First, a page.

Russia is Returning to the Middle East

The Western media write that Vladimir Putin has surprised the world and made everyone wonder about his plans. What has he achieved by doing this?

First, he had to save Bashar al-Assad, whose government was becoming weaker every day. If Russia allowed him to fall, it would have been four years wasted on supporting a loser. It was unacceptable. It’s clear now that al-Assad is safe, for the time being, and that Putin has not given up his partner. Whatever happens next, ISIS will not occupy Damascus, as Russia will supply al-Assad with everything he needs to defend his capital.

Second, ISIS has been denounced as a global threat, and now a leader has told the world that we need to join forces to defeat a common enemy. Who can reject such an offer? The West can, because it wants al-Assad to go, but history will take its revenge on those who missed the chance. The blame won’t be on Russia.

Third, ISIS poses a threat to Russia in the long term. Hence, Russians will most likely support the proposal to fight it now. Of course, Russians won’t approve of a land operation with its inevitable casualties – who would agree to send our boys to die helping some Arabs fight some other Arabs? But an air operation is quite acceptable.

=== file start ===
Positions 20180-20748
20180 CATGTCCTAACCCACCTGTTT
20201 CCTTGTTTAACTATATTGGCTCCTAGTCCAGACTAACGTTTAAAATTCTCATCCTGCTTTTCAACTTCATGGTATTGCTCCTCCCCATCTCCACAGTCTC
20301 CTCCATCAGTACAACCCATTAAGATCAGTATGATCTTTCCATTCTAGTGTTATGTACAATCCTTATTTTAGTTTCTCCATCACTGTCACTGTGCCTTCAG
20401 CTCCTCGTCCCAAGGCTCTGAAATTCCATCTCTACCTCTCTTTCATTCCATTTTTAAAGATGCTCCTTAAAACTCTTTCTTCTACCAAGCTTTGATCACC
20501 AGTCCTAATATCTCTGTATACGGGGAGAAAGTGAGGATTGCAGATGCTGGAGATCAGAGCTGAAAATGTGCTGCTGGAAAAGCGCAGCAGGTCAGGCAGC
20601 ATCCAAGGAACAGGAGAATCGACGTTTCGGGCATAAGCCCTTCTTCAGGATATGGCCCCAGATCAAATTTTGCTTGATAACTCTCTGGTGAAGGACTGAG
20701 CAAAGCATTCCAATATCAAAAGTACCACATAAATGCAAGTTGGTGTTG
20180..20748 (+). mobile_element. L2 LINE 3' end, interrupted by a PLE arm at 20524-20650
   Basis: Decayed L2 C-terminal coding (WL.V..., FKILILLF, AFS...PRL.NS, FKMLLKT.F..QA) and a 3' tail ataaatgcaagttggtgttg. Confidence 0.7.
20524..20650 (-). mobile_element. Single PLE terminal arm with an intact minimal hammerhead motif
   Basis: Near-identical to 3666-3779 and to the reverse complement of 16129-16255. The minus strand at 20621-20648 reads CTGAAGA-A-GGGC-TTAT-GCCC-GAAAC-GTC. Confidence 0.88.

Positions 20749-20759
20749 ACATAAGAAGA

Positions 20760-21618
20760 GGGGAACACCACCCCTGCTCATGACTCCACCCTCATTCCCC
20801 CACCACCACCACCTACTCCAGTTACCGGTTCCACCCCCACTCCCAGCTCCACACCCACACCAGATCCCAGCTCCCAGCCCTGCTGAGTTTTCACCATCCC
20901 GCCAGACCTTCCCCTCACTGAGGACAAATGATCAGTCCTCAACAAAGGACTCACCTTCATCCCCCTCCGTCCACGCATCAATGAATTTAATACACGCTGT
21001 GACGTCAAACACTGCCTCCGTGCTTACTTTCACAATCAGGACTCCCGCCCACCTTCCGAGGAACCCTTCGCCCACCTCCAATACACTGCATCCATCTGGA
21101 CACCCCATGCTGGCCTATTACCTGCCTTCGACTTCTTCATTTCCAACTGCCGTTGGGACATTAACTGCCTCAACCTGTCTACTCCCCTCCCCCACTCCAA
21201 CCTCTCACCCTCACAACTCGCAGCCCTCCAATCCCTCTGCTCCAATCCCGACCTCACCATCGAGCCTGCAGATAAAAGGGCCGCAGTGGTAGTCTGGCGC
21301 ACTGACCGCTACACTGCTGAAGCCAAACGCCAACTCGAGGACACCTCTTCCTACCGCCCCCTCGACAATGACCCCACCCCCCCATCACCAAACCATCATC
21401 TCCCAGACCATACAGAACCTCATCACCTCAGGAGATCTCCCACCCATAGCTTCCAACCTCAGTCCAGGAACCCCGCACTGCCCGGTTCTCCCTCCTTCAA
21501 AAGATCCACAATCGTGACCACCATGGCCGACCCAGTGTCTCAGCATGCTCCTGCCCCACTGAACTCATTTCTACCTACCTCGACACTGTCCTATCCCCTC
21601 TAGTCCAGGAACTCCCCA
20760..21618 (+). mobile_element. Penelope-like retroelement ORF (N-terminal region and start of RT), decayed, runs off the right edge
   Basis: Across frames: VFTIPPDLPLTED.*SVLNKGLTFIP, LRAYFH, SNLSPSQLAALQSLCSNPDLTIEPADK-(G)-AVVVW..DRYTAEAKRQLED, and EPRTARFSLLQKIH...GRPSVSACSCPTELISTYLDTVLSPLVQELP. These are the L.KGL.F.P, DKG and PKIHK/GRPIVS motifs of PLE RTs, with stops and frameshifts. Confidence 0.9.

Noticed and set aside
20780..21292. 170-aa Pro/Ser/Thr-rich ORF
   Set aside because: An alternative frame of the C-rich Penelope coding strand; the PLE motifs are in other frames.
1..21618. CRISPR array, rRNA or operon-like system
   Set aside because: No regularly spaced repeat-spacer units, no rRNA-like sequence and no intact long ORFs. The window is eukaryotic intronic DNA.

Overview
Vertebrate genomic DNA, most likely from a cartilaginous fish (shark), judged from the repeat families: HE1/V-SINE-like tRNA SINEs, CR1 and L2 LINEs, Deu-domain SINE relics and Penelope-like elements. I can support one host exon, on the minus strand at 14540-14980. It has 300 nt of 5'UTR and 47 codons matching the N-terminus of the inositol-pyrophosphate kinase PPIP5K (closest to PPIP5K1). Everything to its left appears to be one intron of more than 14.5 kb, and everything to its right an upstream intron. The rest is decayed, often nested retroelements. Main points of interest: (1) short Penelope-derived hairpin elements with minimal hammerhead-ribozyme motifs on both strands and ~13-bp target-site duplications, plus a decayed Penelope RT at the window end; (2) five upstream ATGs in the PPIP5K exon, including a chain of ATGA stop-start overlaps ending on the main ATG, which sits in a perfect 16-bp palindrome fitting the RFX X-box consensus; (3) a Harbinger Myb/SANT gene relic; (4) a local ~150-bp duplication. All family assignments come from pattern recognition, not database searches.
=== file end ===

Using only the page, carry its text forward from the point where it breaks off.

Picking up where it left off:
The Arab countries see that Russia has returned to the Middle East after leaving it in the early 1970s. As for the world in general, it knows that disregarding Russia when dealing with serious international issues, or treating it as an outcast over Crimea and Donbass is a naïve and impractical policy.

The Syrian deadlock is unlikely to be resolved. Russia will not send its land forces in, and air strikes cannot win the war. The only positive result so far is that Putin has guaranteed the safety of the so-called Alawite bastion, that is, the territory al-Assad controls, and so has saved his government. But Putin also said that Russia would only deliver air strikes during a Syrian army offensive. Can al-Assad’s army launch an offensive to liberate the ISIS-held part of Syria? This is a big question.

Moreover, the Syrian army is fighting not only and not so much ISIS but also other Islamic groups plus its own moderate opposition, which is supported by the West, Turkey, Saudi Arabia and Qatar. If Russian aircraft start bombing their positions, Moscow will have more problems with the West and the Arab countries.

Next, there are almost always civilian casualties in air strikes delivered at terrorists, which will damage Russia’s image in the Muslim world. In a worst-case scenario, ISIS will not be defeated, and so the only result for Moscow would be paying a very high price for saving al-Assad.
Views expressed are of individual Members and Contributors, rather than the Club's, unless explicitly stated otherwise.